You know those gigantic boxes of popcorn they sell at movie theaters? Imagine that size power supply inside your computer. It’s HUGE. It will take up a lot of space, but it’s what your computer needs in order to run without shut downs.
The power supply you need is one of the most important parts in your build. Power supplies come in various shapes, sizes, and have unique features specific to what you need.
If you’re going to be switching between various media devices, you’ll need an adapter to make those connections work. The power supply can provide that for you.
You will want to be sure that no adapter stands you buy get too close to the power supply, as you may be overloading the cables that come with the power supply. An adapter that is too close to the power supply can blow out the power supply.
In order to replace your power supply, you’re going to have to take apart your case. The steps are almost identical to the first few steps when you were getting your PC ready to be assembled.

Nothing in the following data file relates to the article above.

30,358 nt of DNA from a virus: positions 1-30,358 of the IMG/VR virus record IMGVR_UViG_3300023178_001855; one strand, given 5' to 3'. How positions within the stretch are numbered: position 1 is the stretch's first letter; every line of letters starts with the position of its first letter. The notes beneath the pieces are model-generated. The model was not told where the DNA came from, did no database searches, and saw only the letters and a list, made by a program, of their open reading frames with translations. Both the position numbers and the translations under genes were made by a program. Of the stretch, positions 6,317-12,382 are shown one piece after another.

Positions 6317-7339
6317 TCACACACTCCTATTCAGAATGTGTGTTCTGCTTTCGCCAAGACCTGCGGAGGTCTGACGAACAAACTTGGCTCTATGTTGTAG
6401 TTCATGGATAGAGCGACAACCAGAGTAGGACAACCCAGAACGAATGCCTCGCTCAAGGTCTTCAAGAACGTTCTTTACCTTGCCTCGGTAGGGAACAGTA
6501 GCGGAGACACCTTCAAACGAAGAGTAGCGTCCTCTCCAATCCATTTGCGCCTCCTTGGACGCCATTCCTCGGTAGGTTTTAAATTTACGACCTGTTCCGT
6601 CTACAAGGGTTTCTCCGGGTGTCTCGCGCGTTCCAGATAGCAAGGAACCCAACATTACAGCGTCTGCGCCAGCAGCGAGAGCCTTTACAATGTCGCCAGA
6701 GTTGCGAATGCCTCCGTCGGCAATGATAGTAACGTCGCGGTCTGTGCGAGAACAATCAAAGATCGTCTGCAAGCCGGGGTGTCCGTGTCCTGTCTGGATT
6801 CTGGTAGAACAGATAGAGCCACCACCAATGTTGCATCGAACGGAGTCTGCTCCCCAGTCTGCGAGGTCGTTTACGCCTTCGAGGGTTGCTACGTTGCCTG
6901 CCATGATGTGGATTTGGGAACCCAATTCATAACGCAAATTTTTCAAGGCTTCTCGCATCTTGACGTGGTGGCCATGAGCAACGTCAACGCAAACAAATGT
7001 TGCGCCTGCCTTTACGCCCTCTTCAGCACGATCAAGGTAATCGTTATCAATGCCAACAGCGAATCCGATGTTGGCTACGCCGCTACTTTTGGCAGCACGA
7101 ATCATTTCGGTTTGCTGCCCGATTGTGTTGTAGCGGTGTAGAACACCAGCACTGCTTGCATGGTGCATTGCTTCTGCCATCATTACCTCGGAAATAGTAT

Step 9: Power On!
Once connecting all the wires and checking all connections, plug in the power cord.
Also, connect the HDMI cord to your television and switch it to the correct input.
If your monitor has speakers, turn them on.
Double check the BIOS screen.
Hit the Power button.
The computer is starting to build up a little heat at this point, so it’s normal to hear the fan spin up and start blowing air through the heatsink fins.
Play some tunes!